Considered old at 14, Mohamed Asiff proves it’s not too late to take up hockey
Growing up in northeast Calgary, Mohamed Asiff never really gave hockey a second thought.
That was until he watched the famed Montreal Canadiens on television, and then everything changed. He fell in love immediately with the Habs, and the game, and urged his mother to enrol him in competitive hockey.
Living in the community of Castleridge, Asiff had to play in the Property Sports Association, or PSA. However, the Bantam PSA team didn’t have room for a player who had little to no experience on skates, much less playing hockey.
And so, released from his community association, Asiff went looking for a place to play. That’s when the Bantam 5 Westwood Warriors answered the call because they needed extra skaters.
“He had skated a little bit but he was pretty much a brand new skater but he was an extremely good athlete,” Bruce Ayrton, Asiff’s assistant coach, said. “So, to pick it up at this stage is very tough. There are some kids on our team that have skated in organized hockey for eight years.
“For him to come in like this in a hard hitting league is tough, but he has done really well. He has really soft hands and a great attitude.”
Asiff’s mother is from Tanzania, while his father is of Lebanese descent — not exactly hockey hotbeds. Nothing deterred Asiff from picking up the game and loving every minute of it.
“I was around hockey for a while, like just for fun, but then I wanted to play it competitively,” Asiff said.
Not only is the 14-year-old into the sport, but so is his mom who had to drive much further to the Westwood arenas in the northwest.
Ayrton said: “There are a lot of different cultures that are getting involved in hockey and getting his family into it as well is really exciting because his mom is really into the game. It’s just neat to expose their culture to the game a little bit.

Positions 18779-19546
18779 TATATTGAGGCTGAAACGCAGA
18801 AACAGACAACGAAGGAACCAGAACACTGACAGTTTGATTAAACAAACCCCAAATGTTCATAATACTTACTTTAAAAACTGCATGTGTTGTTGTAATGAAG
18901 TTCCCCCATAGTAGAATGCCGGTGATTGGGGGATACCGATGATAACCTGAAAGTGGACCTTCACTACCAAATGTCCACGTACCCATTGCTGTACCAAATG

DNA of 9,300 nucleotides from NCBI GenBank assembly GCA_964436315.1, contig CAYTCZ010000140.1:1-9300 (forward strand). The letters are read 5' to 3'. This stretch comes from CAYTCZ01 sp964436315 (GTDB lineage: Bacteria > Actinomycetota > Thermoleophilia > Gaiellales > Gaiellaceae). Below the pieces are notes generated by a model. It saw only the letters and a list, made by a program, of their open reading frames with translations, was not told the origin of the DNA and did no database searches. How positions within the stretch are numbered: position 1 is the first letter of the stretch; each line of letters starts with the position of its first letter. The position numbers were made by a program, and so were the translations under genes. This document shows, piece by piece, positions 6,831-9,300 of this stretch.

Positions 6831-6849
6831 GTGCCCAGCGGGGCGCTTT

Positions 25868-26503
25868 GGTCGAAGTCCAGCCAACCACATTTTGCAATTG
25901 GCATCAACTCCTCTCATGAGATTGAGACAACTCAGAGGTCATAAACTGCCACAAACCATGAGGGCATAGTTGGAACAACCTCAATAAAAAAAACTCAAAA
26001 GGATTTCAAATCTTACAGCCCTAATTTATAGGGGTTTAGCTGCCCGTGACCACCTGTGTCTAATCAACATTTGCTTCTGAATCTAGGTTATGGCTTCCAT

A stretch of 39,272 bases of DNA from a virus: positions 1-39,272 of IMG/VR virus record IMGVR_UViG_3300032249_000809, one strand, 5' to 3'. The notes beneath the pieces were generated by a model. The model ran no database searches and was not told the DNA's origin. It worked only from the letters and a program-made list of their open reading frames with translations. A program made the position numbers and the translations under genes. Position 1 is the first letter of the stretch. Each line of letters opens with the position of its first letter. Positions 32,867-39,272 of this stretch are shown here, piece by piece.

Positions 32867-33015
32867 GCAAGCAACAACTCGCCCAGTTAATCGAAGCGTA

“He’s just like one of the other kids. He just enjoys the game.”
Scoring his first goal
Asiff finished the season sixth in scoring for the Warriors with nine goals and four assists. His first goal was one he will never forget.
“It was against Midnapore,” Asiff said. “The defenceman lost the puck, I took it away from him and I went top corner blocker side.”
Asiff, a talented basketball player as well, said scoring that first goal was a relief.
Later in the year, Asiff faced off against Bantam PSA, the team that cut him earlier in the year. Lo and behold, Asiff got his revenge the best way he knew how — by scoring a goal.
“I think I was playing defence that game. I rushed the puck up, put it through the defenceman’s stick and went backhand on the goalie,” he said.
Meeting his idol
A big reason for Asiff’s path into hockey was because of his love of the Montreal Canadiens and in particular, the Canadiens all-star defenceman P.K Subban.
Subban plays an exciting style of hockey and has a very powerful shot, much like Asiff does. Subban’s mother is from Jamaica and his father from the Caribbean. Like Asiff, Subban is a visible minority in the world of hockey.
On a trip to Montreal last year, Asiff had the chance to meet Subban, a moment that will be engrained in his memory for life.
When Asiff recalls the meeting his face lights up like he just scored the Stanley Cup-winning goal. So now, right next to his first-goal puck is an autograph from Subban.
But what is it about hockey that Asiff loves so much?
“That you can work on your skills better,” he said. “Like in basketball you can as well, but at one point it just gets boring. But in hockey you want to get better.”
A size advantage
Playing with fellow 13 and 14-year-olds, Asiff towers over his teammates looking like a giant.
Given his size, close to six feet tall, you might think he would be a wrecking ball on the ice destroying anyone who gets in his way.
In fact, it’s the exact opposite.
“Part of the problem is that he is so much bigger than the other kids that when he does hit back it’s often to the head,” Ayrton said. “Not that he is aiming for it, it just happens.”
“We taught him that unless it’s a bigger player then don’t go after him, don’t hit him. The idea for him is to not go out and obliterate people.”
So, Asiff simply goes about his business and other kids who try and hit him just seem to bounce off.
Ayrton’s wife, Regan Palsgrove, who acts as the team manager, can’t say enough good things about Asiff who has become an integral part of the team.
“My son Jack plays on the same line as Mohamed and he really likes it,” Palsgrove said.
It would seem that the sky is the limit for young Asiff.
“He is a really quiet kid, but he can shoot the puck harder than I can,” Ayrton said. “If he sticks with hockey he will move quite high up the ranks just because he is a natural athlete and he understands the game.”
Asiff now plans to keep playing in the spring as he’s, admittedly, “addicted to hockey.”
CORRECTION: This article has been updated to correct a misspell of Mohamed Asiff’s name. We apologize for the error.